Central Weather Bureau

The Central Weather Bureau (CWB; Chinese: 交通部中央氣象局; pinyin: Jiāotōng Bù Zhōngyāng Qìxiàng Jú) is the government meteorological research and forecasting institution of the Republic of China (Taiwan). In addition to meteorology, the Central Weather Bureau also makes astronomical observations, reports on sea conditions, and conducts research into seismology and provides earthquake reports. The Central Weather Bureau is headquartered in Taipei City and is administered under the Ministry of Transportation and Communications.

Central Weather Bureau
ROC Central Weather Bureau.svg
ROC-MOTC Central Weather Bureau 20160205.jpg
CWB headquarters in Taipei
Agency overview
HeadquartersChongqing (1941-1949)[1]
Taipei, Taiwan (1949-)
Agency executive
Parent agencyMinistry of Transportation and Communications


While Taiwan was under Japanese rule, the government set up five weather monitoring stations on the island, located in Taipei, Taichung, Tainan, Hengchun, and Penghu. On 19 December 1897, the Governor-General moved the headquarters to the present location occupied by the eventual successor agency of the Japanese "Taipei Observatory": the Central Weather Bureau. In 1945 when the Kuomintang took control of Taiwan the various stations set up by the Japanese were incorporated into the new Taiwan Provincial Weather Institution, under the Chief Executive of Taiwan Province, Chen Yi. When the position of Chief Executive was abolished in 1947 (the new head of local government being the Governor of Taiwan Province) the institution became an agency of the Taiwan Provincial Government.[2][3]

The Central Weather Bureau itself was established in 1941 in Chongqing under the Executive Yuan of the Republic of China.[4] In 1947 (and again from 1971 onwards) it was reassigned to the Ministry of Transportation and Communications. After the Kuomintang defeat in the Chinese Civil War and their subsequent flight to Taiwan in 1949, the Central Weather Bureau relocated from Mainland China to Taiwan. From 1949 to 1958 it was under the control of the Taiwan Provincial Weather Institution, then from 1958 onwards it was resurrected to become the principal meteorological organisation of the government. In 1971 the Central Weather Bureau switched from being a part of the Taiwan Provincial Government to the Ministry of Transportation and Communications, under central government authority.[4]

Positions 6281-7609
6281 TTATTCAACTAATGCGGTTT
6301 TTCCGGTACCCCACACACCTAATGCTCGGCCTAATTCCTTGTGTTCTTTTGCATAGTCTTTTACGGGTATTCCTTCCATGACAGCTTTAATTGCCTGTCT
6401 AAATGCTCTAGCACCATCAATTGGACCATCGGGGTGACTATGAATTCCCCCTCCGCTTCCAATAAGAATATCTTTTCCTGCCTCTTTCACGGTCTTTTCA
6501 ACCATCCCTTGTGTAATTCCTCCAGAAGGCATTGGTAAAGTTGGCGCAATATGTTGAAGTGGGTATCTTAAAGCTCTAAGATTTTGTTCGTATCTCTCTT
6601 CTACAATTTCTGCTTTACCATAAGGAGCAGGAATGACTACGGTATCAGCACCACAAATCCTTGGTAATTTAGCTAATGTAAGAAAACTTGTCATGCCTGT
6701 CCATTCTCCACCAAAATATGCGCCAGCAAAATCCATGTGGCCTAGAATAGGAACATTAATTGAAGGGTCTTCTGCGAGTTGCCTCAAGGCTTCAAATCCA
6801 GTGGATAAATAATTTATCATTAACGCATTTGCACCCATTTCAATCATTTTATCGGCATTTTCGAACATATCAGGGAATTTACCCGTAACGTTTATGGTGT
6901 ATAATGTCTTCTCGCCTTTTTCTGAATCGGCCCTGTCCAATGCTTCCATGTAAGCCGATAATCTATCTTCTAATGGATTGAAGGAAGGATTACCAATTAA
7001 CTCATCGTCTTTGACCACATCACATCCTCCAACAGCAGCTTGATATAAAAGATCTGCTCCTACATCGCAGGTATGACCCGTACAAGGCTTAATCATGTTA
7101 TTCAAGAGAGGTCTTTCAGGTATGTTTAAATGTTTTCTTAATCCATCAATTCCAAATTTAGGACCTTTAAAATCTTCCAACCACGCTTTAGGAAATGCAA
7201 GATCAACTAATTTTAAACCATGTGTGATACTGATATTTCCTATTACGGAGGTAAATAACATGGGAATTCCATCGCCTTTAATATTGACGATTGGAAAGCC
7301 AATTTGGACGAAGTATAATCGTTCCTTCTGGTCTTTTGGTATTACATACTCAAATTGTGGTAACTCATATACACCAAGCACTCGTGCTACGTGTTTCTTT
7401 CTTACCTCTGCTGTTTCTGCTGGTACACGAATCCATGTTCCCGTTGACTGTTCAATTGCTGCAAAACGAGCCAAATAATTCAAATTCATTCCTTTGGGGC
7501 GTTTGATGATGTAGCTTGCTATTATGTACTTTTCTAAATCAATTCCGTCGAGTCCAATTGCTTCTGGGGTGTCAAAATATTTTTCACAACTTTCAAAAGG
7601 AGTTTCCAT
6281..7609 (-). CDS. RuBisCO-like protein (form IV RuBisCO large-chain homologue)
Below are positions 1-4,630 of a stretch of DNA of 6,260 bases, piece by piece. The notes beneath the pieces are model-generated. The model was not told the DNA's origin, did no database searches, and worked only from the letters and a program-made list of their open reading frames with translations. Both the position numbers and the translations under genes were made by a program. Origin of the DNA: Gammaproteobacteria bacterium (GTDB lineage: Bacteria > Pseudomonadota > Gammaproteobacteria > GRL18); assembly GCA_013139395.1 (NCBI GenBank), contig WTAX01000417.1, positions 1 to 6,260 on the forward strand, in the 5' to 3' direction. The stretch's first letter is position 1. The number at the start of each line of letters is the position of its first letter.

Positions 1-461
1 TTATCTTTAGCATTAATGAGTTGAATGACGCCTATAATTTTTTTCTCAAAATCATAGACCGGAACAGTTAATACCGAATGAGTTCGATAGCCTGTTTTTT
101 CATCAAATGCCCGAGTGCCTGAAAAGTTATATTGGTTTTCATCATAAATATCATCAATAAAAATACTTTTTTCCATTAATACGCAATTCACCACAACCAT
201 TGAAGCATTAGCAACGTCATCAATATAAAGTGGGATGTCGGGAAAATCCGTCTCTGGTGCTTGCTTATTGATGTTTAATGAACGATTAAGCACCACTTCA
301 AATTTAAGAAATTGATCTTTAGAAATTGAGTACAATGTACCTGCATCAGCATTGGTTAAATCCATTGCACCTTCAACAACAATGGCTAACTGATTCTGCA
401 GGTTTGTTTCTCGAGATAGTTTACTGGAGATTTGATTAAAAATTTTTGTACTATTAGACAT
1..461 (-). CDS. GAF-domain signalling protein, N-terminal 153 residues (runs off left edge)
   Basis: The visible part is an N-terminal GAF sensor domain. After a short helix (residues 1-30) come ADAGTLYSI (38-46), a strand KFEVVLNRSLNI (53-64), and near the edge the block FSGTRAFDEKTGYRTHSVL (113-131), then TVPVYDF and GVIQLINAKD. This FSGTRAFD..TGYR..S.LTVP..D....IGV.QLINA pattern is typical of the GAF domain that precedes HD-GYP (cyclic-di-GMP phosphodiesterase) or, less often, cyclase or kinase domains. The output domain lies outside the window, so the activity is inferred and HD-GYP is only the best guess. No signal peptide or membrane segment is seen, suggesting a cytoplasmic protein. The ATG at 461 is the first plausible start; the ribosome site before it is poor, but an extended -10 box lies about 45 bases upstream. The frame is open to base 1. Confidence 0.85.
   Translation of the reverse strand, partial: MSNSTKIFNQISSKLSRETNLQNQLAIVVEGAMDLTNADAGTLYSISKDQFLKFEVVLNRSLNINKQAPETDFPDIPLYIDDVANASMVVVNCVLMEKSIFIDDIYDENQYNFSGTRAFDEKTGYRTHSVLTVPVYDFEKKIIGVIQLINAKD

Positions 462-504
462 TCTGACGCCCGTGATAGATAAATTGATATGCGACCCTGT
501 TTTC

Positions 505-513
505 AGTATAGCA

Ming-Dean Cheng, the Director-General of the Central Weather Bureau

The Central Weather Bureau has a number of responsibilities, represented by the various departments.[5]

Weather Forecast CenterEdit

The Weather Forecast Center (Chinese: 氣象預報中心; pinyin: Qìxiàng Yùbào Zhōngxīn) is the department responsible for monitoring actual weather conditions and making short and medium term forecasts concerning the weather. It also issues severe weather advisories for conditions including heavy rain, cold snaps, typhoons and storms, and dense fog. In the case of typhoons, the department closely monitors all tropical storms which might impact the island and issues warnings and predicted typhoon path and severity based on the collected data.[6]

Seismological CenterEdit

The Seismological Center (Chinese: 地震測報中心; pinyin: Dìzhèn Cèbào Zhōngxīn) of the Central Weather Bureau was founded in 1989, with a mission to monitor seismic activity in and around the island, publish reports on significant earthquakes, study earthquake precursor phenomena, issue tsunami warnings where appropriate, and provide information to the public of earthquake precautions. Taiwan is in a seismically active region on the Pacific Ring of Fire, with 44 deadly earthquakes occurring there during the twentieth century.[7] The center has 150 seismological monitoring stations through Taiwan, Penghu, Kinmen (Quemoy) and Matsu.[8]